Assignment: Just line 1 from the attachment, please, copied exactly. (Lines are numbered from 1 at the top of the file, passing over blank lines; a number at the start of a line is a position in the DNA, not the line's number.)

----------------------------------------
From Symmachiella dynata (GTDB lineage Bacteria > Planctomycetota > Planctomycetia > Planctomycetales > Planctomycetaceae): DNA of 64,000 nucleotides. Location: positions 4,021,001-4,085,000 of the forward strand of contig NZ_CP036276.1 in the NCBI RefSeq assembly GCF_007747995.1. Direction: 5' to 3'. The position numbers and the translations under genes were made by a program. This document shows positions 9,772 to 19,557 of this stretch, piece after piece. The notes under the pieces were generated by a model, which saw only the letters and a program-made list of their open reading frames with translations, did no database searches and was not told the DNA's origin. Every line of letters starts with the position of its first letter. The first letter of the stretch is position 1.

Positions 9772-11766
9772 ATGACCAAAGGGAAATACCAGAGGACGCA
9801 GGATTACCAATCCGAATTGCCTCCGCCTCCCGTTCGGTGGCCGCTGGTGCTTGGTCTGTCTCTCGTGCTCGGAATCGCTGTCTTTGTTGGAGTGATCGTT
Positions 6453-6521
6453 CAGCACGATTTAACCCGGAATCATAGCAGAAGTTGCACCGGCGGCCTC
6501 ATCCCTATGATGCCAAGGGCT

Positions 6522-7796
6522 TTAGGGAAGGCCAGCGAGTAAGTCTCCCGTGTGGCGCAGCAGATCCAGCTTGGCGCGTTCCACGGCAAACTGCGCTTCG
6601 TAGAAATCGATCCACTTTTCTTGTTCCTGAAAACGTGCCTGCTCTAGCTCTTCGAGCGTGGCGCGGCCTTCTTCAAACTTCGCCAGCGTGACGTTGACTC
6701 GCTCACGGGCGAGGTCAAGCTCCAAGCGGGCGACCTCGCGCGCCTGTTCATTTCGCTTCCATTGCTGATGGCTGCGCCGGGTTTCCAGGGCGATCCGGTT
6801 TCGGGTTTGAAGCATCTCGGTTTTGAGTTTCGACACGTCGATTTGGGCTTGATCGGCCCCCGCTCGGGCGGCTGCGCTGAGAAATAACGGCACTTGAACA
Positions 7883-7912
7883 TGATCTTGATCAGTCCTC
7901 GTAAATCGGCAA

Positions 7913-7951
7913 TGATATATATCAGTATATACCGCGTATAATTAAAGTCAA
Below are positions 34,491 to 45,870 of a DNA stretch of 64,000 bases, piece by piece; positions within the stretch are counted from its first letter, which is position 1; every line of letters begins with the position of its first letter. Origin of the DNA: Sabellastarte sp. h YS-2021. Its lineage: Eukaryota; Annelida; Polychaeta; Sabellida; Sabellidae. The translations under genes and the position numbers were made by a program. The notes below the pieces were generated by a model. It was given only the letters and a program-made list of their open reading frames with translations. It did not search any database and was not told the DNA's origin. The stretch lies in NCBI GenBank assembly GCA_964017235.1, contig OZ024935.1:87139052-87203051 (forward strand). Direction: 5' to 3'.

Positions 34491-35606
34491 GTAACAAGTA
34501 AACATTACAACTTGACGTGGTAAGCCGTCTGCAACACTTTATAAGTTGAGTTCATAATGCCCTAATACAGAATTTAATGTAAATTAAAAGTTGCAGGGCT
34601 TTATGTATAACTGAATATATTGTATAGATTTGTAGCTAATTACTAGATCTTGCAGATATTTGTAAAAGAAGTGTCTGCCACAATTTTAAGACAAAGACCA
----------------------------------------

From Symmachiella dynata (GTDB lineage Bacteria > Planctomycetota > Planctomycetia > Planctomycetales > Planctomycetaceae): DNA of 64,000 nucleotides. Location: positions 4,021,001-4,085,000 of the forward strand of contig NZ_CP036276.1 in the NCBI RefSeq assembly GCF_007747995.1. Direction: 5' to 3'. The position numbers and the translations under genes were made by a program. This document shows positions 9,772 to 19,557 of this stretch, piece after piece. The notes under the pieces were generated by a model, which saw only the letters and a program-made list of their open reading frames with translations, did no database searches and was not told the DNA's origin. Every line of letters starts with the position of its first letter. The first letter of the stretch is position 1.